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Eclectus parrots – scientists explain their brilliant plumage

Spreads for web Parrots 278 4

The Holistic Parrot by Leslie Moran

While researching how birds react to the colour red, and the significance of red in nature, I came across this landmark study on Eclectus parrots (Eclectus roratus) in the wild. Let’s explore what scientists Robert Heinsohn, Sarah Legge and John Endler discovered during their eight year research project in northern Australia. They offer unique insights into the attributes and behaviours that may explain the plumage colours of this unique parrot.

In contrast to the Eclectus, the females in open-nesting birds (such as some finches) need to have plumage colours that help them blend into the surrounding plants and foliage when incubating eggs in the nest. In contrast non-Eclectus females of hollow nesting psittacines often have plumage colours similar to the males of their species. These parrots have also been seen to share parental duties such as incubating the eggs, foraging for food and feeding the young. These activities expose the pair more equally to predators. Researchers Heinsohn, Legge and Endler speculate that in most avian species, their plumage colours are influenced by Darwin’s theory of natural selection. Whereas, Eclectus plumage colours have occurred because of other unique factors.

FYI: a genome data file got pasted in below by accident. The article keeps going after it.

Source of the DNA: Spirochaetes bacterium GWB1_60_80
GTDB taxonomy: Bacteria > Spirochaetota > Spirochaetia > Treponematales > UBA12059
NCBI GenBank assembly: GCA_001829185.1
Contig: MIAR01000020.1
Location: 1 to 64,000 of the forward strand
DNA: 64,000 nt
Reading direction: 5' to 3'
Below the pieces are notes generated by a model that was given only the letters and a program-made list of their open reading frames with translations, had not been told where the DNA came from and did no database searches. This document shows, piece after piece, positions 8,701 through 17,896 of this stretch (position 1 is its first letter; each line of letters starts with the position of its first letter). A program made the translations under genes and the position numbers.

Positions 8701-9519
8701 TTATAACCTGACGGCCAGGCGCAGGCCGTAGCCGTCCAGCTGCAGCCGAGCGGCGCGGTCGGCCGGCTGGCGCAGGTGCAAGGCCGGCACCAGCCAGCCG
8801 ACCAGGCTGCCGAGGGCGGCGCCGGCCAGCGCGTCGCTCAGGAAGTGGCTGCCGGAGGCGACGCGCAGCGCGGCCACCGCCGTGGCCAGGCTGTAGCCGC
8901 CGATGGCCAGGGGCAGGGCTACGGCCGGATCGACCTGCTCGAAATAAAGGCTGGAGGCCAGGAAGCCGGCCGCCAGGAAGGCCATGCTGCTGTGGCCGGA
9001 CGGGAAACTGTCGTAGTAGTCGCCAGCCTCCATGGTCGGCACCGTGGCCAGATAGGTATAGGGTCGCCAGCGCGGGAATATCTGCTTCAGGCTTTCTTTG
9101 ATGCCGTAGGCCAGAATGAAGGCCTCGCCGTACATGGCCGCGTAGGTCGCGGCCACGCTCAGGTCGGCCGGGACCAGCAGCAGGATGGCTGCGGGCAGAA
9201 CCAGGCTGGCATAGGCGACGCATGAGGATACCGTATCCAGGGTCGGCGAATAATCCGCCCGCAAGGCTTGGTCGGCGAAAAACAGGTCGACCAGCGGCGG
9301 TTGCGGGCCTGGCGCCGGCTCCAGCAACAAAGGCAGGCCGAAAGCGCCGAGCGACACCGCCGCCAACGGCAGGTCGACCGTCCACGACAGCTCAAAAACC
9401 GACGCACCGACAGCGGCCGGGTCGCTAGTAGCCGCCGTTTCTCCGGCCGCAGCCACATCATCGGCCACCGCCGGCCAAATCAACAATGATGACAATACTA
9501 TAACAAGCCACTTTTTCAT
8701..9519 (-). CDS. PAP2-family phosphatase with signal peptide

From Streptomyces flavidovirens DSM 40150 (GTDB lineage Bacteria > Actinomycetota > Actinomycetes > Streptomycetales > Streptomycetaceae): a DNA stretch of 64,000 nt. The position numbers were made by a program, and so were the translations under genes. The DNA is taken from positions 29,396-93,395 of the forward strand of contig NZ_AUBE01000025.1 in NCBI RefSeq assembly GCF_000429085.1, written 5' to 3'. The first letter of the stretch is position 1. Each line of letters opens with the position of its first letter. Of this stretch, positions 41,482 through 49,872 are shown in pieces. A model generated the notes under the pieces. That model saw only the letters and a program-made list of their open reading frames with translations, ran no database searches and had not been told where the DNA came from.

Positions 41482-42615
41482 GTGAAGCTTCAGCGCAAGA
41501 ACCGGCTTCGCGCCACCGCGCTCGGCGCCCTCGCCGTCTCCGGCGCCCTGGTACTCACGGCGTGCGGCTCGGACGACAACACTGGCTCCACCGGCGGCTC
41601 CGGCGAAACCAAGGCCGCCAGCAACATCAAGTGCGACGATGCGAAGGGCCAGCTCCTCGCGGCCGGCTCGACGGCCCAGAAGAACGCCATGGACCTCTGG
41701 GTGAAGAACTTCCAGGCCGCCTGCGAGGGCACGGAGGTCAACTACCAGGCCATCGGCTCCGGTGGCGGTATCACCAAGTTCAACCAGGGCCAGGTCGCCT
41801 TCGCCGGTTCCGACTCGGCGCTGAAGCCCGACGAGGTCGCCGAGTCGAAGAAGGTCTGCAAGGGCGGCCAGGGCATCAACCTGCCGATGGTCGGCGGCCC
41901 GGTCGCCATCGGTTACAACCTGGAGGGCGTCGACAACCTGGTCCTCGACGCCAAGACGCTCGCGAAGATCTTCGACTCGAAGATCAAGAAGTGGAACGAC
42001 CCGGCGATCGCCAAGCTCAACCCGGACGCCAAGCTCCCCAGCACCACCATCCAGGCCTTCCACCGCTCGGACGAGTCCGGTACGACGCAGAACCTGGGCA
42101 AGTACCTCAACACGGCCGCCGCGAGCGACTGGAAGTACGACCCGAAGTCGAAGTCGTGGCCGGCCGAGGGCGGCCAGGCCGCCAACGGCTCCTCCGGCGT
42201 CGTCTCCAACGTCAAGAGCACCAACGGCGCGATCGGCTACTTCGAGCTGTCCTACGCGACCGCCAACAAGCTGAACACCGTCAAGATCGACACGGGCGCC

In non-psittacine species, some male birds typically possess brilliant plumage. Researchers surmise that this occurs so that the male is visually more enchanting when there are a limited number of females available for breeding. And when females in these species do have more brightly coloured plumage, this is seen exclusively where the birds demonstrate role reversing behaviours (identified as sex role reversal) during breeding. This means the males take on more traditional female roles and the females adopt activities that males commonly preform.

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